Articles | Volume 13, issue 20
Research article
23 Oct 2013
Research article |  | 23 Oct 2013

The analysis of size-segregated cloud condensation nuclei counter (CCNC) data and its implications for cloud droplet activation

M. Paramonov, P. P. Aalto, A. Asmi, N. Prisle, V.-M. Kerminen, M. Kulmala, and T. Petäjä

Abstract. Ambient aerosol, CCN (cloud condensation nuclei) and hygroscopic properties were measured with a size-segregated CCNC (cloud condensation nuclei counter) in a boreal environment of southern Finland at the SMEAR (Station for Measuring Ecosystem-Atmosphere Relations) II station. The instrumental setup operated at five levels of supersaturation S covering a range from 0.1–1% and measured particles with a size range of 20–300 nm; a total of 29 non-consecutive months of data are presented. The median critical diameter Dc ranged from 150 nm at S of 0.1% to 46 nm at S of 1.0%. The median aerosol hygroscopicity parameter κ ranged from 0.41 at S of 0.1% to 0.14 at S of 1.0%, indicating that ambient aerosol in Hyytiälä is less hygroscopic than the global continental or European continental averages. It is, however, more hygroscopic than the ambient aerosol in an Amazon rainforest, a European high Alpine site or a forested mountainous site. A fairly low hygroscopicity in Hyytiälä is likely a result of a large organic fraction present in the aerosol mass comparative to other locations within Europe. A considerable difference in particle hygroscopicity was found between particles smaller and larger than ~100 nm in diameter, possibly pointing out to the effect of cloud processing increasing κ of particles > 100 nm in diameter. The hygroscopicity of the smaller, ~50 nm particles did not change seasonally, whereas particles with a diameter of ~150 nm showed a decreased hygroscopicity in the summer, likely resulting from the increased VOC emissions of the surrounding boreal forest and secondary organic aerosol (SOA) formation. For the most part, no diurnal patterns of aerosol hygroscopic properties were found. Exceptions to this were the weak diurnal patterns of small, ~50 nm particles in the spring and summer, when a peak in hygroscopicity around noon was observed. No difference in CCN activation and hygroscopic properties was found on days with or without atmospheric new particle formation. During all seasons, except summer, a CCN-inactive fraction was found to be present, rendering the aerosol of 75–300 nm in diameter as internally mixed in the summer and not internally mixed for the rest of the year.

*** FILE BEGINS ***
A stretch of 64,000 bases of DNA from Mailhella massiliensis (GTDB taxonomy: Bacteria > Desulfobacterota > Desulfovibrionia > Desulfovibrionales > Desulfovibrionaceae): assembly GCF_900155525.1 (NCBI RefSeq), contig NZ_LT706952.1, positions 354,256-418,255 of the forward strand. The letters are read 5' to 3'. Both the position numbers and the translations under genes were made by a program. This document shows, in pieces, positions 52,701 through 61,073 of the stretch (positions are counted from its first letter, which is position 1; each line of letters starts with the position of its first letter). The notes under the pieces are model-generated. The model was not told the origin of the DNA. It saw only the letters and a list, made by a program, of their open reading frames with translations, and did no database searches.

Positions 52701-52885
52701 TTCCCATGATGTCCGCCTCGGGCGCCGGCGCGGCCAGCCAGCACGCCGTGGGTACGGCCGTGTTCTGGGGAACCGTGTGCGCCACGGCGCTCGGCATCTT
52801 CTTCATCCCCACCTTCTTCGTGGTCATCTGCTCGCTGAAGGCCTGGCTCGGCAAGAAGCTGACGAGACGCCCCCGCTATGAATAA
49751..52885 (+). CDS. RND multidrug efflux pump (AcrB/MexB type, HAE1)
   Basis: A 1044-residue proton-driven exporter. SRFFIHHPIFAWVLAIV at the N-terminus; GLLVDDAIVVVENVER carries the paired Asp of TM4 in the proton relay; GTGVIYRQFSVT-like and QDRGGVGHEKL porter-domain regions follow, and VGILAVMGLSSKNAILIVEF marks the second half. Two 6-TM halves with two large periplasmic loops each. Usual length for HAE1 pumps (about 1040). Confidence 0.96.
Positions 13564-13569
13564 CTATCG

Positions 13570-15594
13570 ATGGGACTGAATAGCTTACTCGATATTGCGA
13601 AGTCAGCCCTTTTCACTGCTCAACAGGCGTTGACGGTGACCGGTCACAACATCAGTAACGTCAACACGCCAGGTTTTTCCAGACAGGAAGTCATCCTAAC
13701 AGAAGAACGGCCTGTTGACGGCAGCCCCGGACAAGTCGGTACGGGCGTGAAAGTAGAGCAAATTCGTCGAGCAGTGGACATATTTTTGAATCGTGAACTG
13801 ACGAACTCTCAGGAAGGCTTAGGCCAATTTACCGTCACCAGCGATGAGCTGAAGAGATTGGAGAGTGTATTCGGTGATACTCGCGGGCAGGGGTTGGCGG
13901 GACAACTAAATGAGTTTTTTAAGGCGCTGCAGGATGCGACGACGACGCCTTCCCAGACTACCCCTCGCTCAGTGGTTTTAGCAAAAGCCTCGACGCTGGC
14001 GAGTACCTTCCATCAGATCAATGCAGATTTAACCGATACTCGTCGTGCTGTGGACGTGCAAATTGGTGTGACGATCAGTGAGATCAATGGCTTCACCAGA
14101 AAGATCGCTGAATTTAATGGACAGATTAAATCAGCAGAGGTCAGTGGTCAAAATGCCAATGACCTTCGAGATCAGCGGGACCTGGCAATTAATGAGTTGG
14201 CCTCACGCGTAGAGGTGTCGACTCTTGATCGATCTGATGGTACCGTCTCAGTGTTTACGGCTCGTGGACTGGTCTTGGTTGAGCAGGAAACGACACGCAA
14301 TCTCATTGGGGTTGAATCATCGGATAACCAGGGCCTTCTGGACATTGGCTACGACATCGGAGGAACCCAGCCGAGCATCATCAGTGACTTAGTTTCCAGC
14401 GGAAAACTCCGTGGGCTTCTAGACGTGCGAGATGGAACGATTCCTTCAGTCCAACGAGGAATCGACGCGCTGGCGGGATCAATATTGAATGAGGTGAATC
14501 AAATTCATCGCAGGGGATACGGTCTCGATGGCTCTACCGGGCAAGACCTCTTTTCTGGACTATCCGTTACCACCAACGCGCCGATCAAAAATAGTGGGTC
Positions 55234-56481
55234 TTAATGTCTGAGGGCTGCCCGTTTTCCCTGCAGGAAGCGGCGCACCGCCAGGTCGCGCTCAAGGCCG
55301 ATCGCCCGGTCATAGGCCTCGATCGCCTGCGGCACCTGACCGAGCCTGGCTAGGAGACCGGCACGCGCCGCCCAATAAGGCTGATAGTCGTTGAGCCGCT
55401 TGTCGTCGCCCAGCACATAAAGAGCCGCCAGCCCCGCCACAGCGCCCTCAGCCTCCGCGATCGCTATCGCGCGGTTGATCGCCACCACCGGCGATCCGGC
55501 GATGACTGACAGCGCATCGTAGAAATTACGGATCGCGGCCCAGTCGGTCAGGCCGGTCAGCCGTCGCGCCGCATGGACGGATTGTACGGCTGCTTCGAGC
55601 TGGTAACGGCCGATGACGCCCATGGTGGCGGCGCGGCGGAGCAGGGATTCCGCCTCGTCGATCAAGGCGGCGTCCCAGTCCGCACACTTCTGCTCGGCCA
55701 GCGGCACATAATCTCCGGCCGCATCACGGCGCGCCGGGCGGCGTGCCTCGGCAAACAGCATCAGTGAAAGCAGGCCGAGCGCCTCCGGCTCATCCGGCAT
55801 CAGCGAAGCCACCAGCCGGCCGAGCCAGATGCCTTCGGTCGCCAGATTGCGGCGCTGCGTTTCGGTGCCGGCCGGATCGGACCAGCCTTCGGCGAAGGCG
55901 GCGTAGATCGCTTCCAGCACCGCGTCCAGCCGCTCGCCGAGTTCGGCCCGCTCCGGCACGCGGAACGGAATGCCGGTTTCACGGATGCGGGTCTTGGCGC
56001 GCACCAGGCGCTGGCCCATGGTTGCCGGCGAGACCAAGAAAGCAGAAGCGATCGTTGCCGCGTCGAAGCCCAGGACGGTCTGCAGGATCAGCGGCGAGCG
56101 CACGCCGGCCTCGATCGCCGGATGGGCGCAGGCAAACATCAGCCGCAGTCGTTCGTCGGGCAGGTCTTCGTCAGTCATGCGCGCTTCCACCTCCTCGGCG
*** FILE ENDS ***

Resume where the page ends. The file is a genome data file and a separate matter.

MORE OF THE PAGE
Final-revised paper